Odin (ˈoʊdɨn/; from Old Norse Óðinn) is a major god in Norse mythology and the ruler of Asgard. Homologous with the Anglo-Saxon "Wōden" and the Old High German "Wotan", the name is descended from Proto-Germanic "*Wodanaz" or "*Wōđanaz". "Odin" is generally accepted as the modern English form of the name, although, in some cases, older forms may be used or preferred. In the compound Wednesday, the first member is cognate to the genitive Odin's. His name is related to ōðr, meaning "fury, excitation," besides "mind," or "poetry." His role, like that of many of the Norse gods, is complex. Odin is a principal member of the Æsir (the major group of the Norse pantheon) and is associated with war, battle, victory and death, but also wisdom, magic, poetry, prophecy, and the hunt. Odin has many sons, the most famous of whom is Thor.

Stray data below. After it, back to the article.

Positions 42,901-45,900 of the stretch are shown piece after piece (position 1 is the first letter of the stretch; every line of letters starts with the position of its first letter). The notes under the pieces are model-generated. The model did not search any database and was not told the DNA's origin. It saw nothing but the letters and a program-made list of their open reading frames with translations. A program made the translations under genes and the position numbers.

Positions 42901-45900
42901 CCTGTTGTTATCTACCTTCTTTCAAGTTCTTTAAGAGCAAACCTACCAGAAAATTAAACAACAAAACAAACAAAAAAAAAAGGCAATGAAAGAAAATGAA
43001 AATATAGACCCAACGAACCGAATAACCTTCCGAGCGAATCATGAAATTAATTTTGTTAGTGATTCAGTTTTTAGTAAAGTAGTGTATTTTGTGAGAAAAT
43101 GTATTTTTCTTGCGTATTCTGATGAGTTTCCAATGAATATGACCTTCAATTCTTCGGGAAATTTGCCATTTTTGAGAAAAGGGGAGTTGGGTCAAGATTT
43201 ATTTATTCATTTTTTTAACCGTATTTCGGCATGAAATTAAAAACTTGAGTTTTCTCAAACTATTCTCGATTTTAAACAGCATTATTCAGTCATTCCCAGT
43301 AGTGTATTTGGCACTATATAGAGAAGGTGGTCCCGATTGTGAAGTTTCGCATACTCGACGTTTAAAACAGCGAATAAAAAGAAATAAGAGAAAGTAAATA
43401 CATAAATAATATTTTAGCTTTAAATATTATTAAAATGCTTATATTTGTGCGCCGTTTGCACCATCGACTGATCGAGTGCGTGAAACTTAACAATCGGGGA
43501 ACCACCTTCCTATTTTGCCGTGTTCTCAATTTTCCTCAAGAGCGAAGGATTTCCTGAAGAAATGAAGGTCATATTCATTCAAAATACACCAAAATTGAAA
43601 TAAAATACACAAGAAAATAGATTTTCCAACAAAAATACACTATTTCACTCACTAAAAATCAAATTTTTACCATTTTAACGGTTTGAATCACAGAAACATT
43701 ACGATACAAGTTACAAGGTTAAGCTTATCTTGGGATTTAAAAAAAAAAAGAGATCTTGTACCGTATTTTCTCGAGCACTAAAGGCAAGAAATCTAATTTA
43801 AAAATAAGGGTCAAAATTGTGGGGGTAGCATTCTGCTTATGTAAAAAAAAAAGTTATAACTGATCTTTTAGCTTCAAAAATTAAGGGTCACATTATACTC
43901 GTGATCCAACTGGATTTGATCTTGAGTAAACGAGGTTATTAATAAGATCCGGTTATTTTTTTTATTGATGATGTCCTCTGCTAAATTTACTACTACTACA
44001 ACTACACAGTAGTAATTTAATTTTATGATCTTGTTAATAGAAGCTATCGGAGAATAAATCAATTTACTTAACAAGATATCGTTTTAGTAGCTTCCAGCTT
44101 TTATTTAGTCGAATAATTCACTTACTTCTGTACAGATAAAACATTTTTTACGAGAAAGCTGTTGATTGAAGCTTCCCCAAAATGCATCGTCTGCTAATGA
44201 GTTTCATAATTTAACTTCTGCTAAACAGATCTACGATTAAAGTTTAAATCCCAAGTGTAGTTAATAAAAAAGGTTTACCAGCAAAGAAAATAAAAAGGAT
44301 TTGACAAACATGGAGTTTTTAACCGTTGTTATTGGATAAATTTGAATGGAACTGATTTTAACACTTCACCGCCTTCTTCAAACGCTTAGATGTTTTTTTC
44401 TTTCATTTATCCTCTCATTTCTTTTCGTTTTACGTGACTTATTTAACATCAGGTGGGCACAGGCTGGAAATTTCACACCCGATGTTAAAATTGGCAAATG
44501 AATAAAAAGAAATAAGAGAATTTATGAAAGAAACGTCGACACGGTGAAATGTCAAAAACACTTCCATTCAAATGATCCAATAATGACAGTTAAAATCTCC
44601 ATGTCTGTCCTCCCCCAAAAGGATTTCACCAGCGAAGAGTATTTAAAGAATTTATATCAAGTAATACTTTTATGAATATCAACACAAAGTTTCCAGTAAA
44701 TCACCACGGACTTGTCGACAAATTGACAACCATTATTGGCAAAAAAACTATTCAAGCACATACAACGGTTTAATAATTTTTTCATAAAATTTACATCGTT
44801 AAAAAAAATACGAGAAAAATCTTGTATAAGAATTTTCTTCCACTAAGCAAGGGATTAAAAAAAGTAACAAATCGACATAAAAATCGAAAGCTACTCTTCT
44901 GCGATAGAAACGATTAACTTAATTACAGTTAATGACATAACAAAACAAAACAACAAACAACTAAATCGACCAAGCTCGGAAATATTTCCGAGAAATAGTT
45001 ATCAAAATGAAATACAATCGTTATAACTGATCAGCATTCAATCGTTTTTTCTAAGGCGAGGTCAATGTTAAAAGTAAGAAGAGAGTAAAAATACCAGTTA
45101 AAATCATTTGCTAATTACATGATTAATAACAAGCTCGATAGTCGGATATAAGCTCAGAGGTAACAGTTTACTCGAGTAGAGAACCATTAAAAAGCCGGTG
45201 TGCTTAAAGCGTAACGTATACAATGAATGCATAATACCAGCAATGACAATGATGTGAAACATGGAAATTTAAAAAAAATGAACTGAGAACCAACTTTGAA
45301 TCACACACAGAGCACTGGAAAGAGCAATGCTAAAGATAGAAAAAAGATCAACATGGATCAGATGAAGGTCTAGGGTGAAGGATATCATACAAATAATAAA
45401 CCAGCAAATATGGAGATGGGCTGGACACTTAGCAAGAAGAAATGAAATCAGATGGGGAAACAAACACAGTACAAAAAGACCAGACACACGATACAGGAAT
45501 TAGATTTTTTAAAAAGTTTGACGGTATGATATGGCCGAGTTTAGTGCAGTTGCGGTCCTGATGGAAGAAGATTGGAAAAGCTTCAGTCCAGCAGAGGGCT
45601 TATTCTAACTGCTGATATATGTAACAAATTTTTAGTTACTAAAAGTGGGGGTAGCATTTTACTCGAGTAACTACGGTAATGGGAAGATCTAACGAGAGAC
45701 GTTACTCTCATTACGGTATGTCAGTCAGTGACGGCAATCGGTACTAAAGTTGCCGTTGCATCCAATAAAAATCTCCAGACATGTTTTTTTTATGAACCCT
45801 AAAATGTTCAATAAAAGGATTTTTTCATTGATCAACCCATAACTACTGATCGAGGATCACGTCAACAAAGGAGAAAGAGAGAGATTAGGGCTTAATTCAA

Odin was referred to by more than 200 names which hint at his various roles. Among others, he was known as Yggr (terror), Sigfodr (father of Victory) and Alfodr (All Father) in the skaldic and Eddic traditions of heiti and kennings, a poetic method of indirect reference, as in a riddle.
Some epithets establish Odin as a father god: Alföðr "all-father," "father of all;" Aldaföðr "father of men (or of the age);" Herjaföðr "father of hosts;" Sigföðr "father of victory;" Valföðr "father of the slain."